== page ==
OPINION | Voting restrictions limit student voting ability

The right to vote is under attack across our country, and this attack originated in our state.

Beginning in 2008 when the U.S. Supreme Court backed Indiana’s 2005 law that forced voters to show photo identification, thousands of senior citizens, the poor and minority voters have been locked out of casting ballots.

Butler University students have  also been affected because we do not have a state-issued identification card saying that we are residents, since we are enrolled at a private institution. Students at Purdue University or Indiana University could use their student IDs as proof of residency.

This action is keeping college students from voting and registering, and lawmakers should recognize the impact.

U.S. Rep. Jim Clyburn said that not since the days of Jim Crow has he seen such an organized and direct attack on the voting rights of Americans.

The attack on college students is only occurring in states where conservatives control the governor’s mansion and the legislature, such as in Indiana.

The motivation is part of an effort to restict millions of voters out of a fear that our generation will be more engaged and more informed.

This year there are 64 million eligible young voters, and 90 million will be eligible by 2020. Young voters who turn out to the polls tend to vote for Democrats. In 2008, young students delivered two-thirds of their votes to Barack Obama.

Conservatives will create barriers for voting under the cause of preventing voter fraud. But these laws disenfranchise our generation,  since the laws create many barriers for those registering to vote.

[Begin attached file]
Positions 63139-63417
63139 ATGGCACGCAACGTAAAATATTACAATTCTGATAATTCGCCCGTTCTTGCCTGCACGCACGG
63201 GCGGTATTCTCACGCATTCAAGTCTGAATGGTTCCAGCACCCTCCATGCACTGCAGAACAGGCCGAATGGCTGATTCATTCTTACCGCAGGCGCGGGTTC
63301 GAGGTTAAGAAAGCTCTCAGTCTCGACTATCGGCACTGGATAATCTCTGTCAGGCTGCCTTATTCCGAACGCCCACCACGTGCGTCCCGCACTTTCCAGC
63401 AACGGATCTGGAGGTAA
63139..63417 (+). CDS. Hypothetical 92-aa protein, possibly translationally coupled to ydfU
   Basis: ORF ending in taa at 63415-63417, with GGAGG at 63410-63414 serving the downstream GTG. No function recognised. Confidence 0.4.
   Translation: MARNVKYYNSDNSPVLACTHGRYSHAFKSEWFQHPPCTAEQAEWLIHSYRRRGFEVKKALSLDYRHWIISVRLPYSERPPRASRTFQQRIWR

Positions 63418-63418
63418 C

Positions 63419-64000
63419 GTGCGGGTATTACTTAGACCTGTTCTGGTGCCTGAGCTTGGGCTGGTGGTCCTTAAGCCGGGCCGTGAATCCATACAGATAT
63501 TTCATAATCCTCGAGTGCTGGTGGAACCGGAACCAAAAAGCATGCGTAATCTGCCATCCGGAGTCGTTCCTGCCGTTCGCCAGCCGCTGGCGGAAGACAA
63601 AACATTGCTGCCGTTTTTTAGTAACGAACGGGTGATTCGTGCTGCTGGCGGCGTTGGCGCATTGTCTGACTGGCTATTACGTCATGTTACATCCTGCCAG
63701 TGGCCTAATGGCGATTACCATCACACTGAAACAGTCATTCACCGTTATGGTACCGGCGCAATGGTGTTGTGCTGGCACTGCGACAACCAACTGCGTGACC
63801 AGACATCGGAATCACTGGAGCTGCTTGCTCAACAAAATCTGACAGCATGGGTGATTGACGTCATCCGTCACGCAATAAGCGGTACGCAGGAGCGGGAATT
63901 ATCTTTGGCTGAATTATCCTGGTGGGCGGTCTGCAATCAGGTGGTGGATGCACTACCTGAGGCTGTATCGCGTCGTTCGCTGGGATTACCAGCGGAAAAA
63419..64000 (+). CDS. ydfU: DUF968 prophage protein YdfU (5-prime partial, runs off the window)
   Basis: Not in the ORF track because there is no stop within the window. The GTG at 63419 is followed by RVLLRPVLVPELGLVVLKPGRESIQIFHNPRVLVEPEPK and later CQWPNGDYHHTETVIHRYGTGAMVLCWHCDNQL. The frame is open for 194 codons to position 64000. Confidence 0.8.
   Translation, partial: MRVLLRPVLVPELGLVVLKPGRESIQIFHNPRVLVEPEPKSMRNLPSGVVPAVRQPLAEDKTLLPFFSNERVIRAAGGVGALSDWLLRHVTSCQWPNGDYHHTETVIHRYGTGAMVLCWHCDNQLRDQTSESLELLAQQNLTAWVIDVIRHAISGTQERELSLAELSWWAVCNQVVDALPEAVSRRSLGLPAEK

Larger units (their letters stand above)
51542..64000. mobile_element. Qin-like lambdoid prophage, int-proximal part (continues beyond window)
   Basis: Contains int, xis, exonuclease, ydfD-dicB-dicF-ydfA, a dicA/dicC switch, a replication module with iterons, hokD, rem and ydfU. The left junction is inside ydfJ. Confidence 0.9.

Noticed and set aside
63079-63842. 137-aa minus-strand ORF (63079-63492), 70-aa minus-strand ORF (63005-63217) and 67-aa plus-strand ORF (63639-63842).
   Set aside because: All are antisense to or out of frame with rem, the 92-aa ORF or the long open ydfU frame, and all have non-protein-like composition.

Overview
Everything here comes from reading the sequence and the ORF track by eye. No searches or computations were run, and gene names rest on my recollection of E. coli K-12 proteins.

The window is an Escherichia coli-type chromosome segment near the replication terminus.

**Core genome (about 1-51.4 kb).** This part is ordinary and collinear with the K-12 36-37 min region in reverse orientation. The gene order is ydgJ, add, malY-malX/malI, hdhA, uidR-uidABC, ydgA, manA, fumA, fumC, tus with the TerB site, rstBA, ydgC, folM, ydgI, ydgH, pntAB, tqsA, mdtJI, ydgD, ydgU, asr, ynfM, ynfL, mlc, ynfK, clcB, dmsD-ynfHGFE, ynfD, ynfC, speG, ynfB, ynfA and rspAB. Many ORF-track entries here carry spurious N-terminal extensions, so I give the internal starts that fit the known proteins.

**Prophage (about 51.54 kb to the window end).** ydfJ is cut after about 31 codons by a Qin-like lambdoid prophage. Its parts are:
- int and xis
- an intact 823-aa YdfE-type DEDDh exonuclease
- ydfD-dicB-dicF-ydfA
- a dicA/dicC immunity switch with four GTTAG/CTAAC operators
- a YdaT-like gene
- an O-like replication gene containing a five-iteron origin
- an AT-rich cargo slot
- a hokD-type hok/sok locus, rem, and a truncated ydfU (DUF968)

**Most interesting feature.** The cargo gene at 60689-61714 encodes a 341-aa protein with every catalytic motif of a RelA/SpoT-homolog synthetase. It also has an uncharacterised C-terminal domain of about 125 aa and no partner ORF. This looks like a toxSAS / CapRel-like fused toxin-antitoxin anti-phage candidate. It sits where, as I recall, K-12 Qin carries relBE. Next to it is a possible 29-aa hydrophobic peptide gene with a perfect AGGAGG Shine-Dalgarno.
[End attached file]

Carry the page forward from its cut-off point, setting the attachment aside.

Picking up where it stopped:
Under Indiana law, each person who registers to vote must state his or her permanent address. But for Butler students, some have permanent addresses out of state while others make their campus address their permanent address. There is no rule on legal residence that applies to all college students, and each case is very different.

Nevertheless, with the May 8 primary right around the corner in Indiana, Butler students should know that if they wanted to vote and are not registered, they are out of luck. They had to register to vote by Monday—29 days before the election.

But I do not blame students for missing the deadline since they had no idea about the law, or they probably thought that they were unable to register to vote in Indiana.

However, they can still register to vote for the general election in November even if they live out of state. A social security number, and an address in Indiana, such as a residence hall, are required to register.

But the confusing part about the voter ID law is that some people might not have an Indiana issued photo identification card. The Butler ID might get students into the Health and Recreation Complex, but it will not allow them to vote. They can either go to the Bureau of Motor Vehicles and get a free voter ID card, or they can even bring their passport and use that as a voter identification card when voting.  This is often a misconception.

At this point, college students are confused and frustrated over this process, resulting in low turnout numbers of young people—which is exactly what the conservatives want.

Defenders of this law will say that they are trying to prevent voter fraud. But not only would impersonating other voters one-by-one be an absurd strategy for stealing an entire election, there is already a deterrence for this: five years in prison and a $10,000 fine.

Sadly, these laws have disenfranchised many college students across the country and on Butler’s campus.

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